Parducci stated that they put tubes out on the side streets over a three day period. The tube count at Manzanita (between North Main and High Street) showed an average increase of one car per day. Coolidge (between North Main and Rock) increased by an average of ninety cars per day. Van Ness (between North Main and Skidmore) increased by an average of one hundred nine cars per day. There were also streets that had decreases. Laurel (between North Main and Central) had a decrease. Central (between Main and Laurel) had a decrease.  Van Ness (between North Main and Skidmore on a different section) had a decrease. She estimated that it was about a 10% increase on side street traffic overall.


Commissioner Anderson asked what Parducciís opinion is on the southern end operationally. As a cyclist he feels it isnít ideal. It would be nice to see more width. He wonders if anything can be done to help with that.


Parducci stated that they looked at that throughout the road diet and the problem is that you have a significant amount of traffic at Helman. If that is reduced to one lane then you will see significant increases in queue lengths. She spoke to ODOT regarding this and they indicated that they had done some work out there previously and had it necked down to one lane and during that time they saw a significant increase in queue lengths so they are hesitant to make any changes. The Commission pointed out, that is northbound that she is referring to not southbound. She stated that she hadnít really looked at that. Most complaints received were regarding the northbound transition. Faught feels we need to do a better job of communicating how cyclists should use the sharrows.


Commissioner Chapman stated that at some point he would like the commission to consider adding pedestrian crossings at North Main.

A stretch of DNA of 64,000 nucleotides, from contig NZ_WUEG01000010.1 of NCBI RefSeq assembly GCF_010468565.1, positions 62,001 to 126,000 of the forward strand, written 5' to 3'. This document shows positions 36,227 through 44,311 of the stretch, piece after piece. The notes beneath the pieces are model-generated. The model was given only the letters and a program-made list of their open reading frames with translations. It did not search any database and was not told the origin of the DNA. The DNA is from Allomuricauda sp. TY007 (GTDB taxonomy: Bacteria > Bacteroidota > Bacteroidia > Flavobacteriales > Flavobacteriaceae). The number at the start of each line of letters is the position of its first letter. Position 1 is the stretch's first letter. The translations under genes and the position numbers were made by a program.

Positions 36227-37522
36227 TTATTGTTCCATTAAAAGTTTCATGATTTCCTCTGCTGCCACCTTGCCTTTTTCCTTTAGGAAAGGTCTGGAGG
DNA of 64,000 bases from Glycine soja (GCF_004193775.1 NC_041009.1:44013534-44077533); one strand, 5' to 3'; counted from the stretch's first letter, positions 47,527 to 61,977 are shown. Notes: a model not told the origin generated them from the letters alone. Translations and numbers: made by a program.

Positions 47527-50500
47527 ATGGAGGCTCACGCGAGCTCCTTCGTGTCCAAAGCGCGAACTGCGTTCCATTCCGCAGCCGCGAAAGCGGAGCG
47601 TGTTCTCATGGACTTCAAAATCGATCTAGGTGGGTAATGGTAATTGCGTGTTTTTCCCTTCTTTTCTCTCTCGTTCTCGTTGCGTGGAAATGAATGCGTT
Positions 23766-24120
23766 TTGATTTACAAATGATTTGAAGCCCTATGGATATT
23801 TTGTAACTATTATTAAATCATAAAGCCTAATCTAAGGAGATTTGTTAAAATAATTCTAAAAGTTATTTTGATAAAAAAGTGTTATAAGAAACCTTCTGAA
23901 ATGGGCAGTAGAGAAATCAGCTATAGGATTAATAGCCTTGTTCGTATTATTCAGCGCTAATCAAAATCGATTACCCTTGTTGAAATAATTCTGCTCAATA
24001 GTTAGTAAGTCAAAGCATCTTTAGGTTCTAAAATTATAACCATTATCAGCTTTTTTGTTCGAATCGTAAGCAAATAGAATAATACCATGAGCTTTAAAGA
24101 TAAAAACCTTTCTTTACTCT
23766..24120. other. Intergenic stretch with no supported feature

Commissioner Kampmann asked if the traffic counts that were being conducted were counting traffic in both directions.


Fleury stated that the counts were multi directional and were done on a Tuesday, Wednesday, and Thursday.


Parducci pointed out that there were also traffic counts conducted at Oak to see if people were possibly using Eagle Mill as an alternate route. The counts were higher in the beginning but lowered back down. She also stated that overall, as side street traffic increased traffic on Main Street would also increase so they came to the conclusion that the overall side street traffic saw only a slight increase.  


Commissioner Kampmann doesnít understand the need for the change at Bush Street.

Faught stated that when you have a left hand turn movement there it ends up being in competition with the merge area.


Parducci stated that they had several complaints regarding it being dangerous so they went out and did counts and within a 2 hour period there were 18 northbound left turn movements, 28 eastbound lefts off of Bush. It isnít a huge number but it does need to be safer.


Commissioner Graf stated that he hears people complaining about turning off of side streets into Main. He asked about whether or not it is considered safer to turn onto 1 lane in each direction versus 2 lanes in each direction. He also mentioned the safety issues with the Doctorís offices near Maple. He stated that it has always been hazardous even before the road diet.